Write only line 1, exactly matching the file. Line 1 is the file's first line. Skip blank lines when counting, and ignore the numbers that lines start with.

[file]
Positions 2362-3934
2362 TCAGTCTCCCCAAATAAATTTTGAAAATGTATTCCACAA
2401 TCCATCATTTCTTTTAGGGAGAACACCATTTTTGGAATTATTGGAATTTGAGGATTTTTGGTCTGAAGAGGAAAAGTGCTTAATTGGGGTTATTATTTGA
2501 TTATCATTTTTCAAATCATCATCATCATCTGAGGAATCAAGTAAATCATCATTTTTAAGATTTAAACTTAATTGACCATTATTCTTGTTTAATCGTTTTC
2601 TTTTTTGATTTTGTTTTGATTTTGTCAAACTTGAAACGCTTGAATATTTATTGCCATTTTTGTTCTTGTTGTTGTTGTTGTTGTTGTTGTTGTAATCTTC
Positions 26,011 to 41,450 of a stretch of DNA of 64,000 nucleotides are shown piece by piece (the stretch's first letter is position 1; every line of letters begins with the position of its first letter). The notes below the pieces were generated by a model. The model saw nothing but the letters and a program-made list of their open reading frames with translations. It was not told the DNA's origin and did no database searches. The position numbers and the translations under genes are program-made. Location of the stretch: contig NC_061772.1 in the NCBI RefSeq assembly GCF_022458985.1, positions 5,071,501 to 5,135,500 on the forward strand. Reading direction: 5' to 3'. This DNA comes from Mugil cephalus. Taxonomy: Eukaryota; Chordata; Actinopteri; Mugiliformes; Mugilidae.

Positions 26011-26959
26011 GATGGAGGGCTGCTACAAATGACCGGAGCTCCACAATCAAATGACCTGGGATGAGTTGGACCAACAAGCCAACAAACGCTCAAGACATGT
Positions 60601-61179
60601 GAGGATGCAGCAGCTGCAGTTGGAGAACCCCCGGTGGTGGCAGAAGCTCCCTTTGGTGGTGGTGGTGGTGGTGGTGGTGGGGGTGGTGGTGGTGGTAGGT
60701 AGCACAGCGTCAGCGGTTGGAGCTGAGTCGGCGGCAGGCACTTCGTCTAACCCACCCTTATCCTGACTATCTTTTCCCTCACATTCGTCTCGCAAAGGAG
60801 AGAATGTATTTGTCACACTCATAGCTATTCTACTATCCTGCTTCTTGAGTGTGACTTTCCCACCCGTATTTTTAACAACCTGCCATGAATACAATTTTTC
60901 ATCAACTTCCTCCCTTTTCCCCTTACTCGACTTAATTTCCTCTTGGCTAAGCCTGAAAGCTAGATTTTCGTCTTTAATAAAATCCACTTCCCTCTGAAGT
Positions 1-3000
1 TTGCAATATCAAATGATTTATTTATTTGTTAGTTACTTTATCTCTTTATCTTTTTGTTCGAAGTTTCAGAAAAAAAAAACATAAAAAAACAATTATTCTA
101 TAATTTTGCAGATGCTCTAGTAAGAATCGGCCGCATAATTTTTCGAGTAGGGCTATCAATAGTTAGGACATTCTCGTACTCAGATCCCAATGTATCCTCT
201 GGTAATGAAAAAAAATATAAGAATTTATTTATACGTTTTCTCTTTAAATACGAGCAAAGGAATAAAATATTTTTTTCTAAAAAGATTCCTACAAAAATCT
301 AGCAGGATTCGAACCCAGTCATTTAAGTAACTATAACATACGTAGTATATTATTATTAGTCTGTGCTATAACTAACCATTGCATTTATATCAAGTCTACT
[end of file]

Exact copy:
Positions 2362-3934